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The ‘P’ in population census is for planning and not politics

Friday November 8 2019

By LETTER
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The national population and housing census numbers are out and politicians have hijacked the results with all manner of claims, accusations and counter-accusations.

But these numbers are not for political expediency but rather proper planning. The government should examine and interrogate them to plan accordingly.

That will ensure wider access to affordable decent housing, quality education, quality healthcare, decent jobs, proper infrastructure and policies that affect our lives.

Therefore, politicians should cease and desist from whipping up emotions in that the numbers are not true — unless they conducted parallel census and can prove their baseless claims.

Nicholas Obudho, Nairobi

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As regards population patterns in rural areas, the healthcare question begs for an answer — whether awareness on family planning is readily available there.

The Ministry of Health is one of the biggest beneficiaries of the national budget.

We expect the citizenry to be enlightened through community health volunteers (CHVs) on reproductive health services. Let the government motivate CHVs.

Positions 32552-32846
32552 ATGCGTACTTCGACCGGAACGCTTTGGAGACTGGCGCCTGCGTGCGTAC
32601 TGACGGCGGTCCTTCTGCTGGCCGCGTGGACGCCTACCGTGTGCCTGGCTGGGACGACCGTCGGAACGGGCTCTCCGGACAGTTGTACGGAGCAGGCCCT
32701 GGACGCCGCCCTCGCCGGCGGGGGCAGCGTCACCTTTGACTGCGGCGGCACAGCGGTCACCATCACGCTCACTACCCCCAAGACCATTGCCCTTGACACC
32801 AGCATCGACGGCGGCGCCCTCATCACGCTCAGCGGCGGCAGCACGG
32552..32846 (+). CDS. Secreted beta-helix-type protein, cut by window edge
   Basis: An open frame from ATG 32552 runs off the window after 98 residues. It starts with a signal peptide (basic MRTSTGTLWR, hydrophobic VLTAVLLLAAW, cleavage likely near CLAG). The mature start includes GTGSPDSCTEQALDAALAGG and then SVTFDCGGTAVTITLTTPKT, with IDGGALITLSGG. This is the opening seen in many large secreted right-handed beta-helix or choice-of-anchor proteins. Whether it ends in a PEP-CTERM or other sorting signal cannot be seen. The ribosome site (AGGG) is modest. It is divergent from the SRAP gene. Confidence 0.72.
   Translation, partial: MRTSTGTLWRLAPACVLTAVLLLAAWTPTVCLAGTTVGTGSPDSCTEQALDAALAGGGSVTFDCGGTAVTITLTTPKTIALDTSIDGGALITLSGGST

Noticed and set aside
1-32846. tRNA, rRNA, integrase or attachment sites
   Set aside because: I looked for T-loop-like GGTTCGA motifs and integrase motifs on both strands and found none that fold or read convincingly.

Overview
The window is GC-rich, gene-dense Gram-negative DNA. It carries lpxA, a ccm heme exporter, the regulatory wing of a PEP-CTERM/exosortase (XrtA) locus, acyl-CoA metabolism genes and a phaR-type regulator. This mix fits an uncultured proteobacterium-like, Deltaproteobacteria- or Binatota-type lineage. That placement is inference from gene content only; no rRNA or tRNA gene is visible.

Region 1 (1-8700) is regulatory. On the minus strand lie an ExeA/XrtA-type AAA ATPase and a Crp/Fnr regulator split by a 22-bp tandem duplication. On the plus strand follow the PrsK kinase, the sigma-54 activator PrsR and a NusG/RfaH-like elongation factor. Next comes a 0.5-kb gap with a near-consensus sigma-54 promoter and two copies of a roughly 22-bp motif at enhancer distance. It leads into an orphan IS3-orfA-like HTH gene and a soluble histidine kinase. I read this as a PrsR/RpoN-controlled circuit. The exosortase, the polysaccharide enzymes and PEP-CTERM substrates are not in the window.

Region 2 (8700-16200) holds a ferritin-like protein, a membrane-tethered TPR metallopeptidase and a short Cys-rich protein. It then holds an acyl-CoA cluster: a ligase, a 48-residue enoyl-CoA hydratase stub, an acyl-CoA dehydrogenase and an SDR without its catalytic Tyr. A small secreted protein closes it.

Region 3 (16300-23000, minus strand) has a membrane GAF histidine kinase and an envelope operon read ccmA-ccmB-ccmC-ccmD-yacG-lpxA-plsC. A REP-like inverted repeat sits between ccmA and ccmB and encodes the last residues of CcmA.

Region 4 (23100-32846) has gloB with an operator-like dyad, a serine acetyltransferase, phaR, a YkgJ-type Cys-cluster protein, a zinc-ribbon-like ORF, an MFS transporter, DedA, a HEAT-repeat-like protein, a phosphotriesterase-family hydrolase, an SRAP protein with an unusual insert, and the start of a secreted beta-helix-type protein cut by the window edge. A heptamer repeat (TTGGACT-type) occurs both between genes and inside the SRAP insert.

Stephen Mbaya Kimwele, Kitui

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The release of the census results means the government should now focus on development projects that aim at improving the living standards of Kenyans.

The 47.6 million people need quality sanitation, healthcare, employment and education in order to realise Vision 2030 and Sustainable Development Goals.

With the increase in population by nine million from the previous 37.6 million, the government ought to plan accordingly to ensure that every Kenyan benefits from the taxes they pay.

The State should allocate funds properly to the county governments to spur development in the grassroots.

Nechesa Suleiman, Nairobi

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The census results have faced a lot of criticism from political leaders and the public alike. However, the figures are estimated, and, in estimation, there is a margin for error.

What the leaders and the public should do now is focus on how to minimise errors in future censuses by investing substantially in civic education.

The 2019 census was Kenya’s most successful ever since, being digitally conducted, there were few cases of mishaps reported — unlike in the past censuses.

Willies Mwaniki, Nakuru

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The census results shouldn’t be linked to the 2022 elections. It is a diabolical habit among politicians to, instead of using census results to guide equitable resource sharing and allocation, use them to hunt for votes.

They have no interest of the citizens at heart; they often see ‘Wanjiku’ as votes, which is an infelicitous state of affairs.

Emmanuel Eprong, Nairobi